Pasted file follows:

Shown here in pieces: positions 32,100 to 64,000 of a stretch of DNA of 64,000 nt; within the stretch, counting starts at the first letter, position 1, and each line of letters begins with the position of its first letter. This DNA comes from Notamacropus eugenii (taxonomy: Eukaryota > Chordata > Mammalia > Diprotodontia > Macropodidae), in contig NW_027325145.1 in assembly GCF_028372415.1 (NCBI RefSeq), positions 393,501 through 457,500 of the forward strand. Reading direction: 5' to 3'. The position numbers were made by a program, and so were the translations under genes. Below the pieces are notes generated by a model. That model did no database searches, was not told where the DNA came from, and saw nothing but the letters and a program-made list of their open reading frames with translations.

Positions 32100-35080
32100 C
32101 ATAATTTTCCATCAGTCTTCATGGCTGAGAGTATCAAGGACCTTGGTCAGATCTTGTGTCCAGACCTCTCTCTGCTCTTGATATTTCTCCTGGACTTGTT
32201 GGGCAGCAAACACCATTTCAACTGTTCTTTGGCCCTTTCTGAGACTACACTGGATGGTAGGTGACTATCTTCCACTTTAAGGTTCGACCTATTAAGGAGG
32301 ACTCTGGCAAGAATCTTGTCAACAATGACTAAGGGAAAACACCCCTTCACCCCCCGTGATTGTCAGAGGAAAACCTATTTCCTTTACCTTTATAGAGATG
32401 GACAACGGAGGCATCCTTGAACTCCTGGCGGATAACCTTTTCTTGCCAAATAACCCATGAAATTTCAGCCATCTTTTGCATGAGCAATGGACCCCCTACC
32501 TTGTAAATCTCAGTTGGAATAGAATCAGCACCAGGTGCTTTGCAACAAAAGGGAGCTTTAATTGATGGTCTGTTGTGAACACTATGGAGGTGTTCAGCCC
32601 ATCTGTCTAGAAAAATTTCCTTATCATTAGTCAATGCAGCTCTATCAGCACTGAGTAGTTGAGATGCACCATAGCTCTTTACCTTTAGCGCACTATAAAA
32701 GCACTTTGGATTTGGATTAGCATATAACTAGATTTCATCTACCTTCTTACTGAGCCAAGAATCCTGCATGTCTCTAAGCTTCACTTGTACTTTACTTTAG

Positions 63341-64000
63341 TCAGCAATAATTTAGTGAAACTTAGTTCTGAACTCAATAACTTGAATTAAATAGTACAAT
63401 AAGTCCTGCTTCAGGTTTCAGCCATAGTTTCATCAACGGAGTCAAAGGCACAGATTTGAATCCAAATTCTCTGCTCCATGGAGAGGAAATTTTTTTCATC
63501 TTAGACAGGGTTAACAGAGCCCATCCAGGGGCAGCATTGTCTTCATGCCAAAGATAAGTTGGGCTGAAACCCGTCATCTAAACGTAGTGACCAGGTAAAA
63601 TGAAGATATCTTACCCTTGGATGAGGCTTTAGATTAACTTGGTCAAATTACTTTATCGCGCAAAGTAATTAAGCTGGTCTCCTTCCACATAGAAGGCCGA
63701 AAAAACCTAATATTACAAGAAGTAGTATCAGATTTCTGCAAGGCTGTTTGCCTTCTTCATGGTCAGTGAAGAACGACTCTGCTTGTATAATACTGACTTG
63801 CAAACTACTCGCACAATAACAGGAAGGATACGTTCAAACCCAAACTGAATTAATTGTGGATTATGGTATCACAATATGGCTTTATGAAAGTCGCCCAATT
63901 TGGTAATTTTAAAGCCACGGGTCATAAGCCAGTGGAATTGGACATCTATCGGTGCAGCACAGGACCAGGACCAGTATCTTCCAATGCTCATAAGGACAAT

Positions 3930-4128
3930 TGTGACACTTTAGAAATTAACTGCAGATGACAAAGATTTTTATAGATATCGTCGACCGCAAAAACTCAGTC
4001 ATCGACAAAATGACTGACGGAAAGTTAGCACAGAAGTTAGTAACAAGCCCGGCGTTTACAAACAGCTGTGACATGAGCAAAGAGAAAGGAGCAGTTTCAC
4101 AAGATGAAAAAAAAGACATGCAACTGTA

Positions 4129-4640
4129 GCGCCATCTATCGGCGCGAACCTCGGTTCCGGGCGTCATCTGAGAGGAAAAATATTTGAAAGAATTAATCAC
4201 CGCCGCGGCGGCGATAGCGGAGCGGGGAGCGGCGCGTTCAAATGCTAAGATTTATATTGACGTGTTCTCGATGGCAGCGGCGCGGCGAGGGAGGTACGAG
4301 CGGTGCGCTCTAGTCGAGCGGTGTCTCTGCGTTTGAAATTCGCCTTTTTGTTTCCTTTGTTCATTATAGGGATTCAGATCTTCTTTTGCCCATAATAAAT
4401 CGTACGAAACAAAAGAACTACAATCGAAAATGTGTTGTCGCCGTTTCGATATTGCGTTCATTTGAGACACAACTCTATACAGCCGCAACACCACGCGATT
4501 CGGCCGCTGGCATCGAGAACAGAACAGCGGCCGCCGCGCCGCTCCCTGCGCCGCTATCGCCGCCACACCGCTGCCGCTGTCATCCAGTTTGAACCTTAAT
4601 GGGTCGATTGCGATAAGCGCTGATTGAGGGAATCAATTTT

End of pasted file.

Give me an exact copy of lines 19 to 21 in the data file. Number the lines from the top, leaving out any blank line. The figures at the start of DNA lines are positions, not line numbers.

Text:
Positions 3930-4128
3930 TGTGACACTTTAGAAATTAACTGCAGATGACAAAGATTTTTATAGATATCGTCGACCGCAAAAACTCAGTC
4001 ATCGACAAAATGACTGACGGAAAGTTAGCACAGAAGTTAGTAACAAGCCCGGCGTTTACAAACAGCTGTGACATGAGCAAAGAGAAAGGAGCAGTTTCAC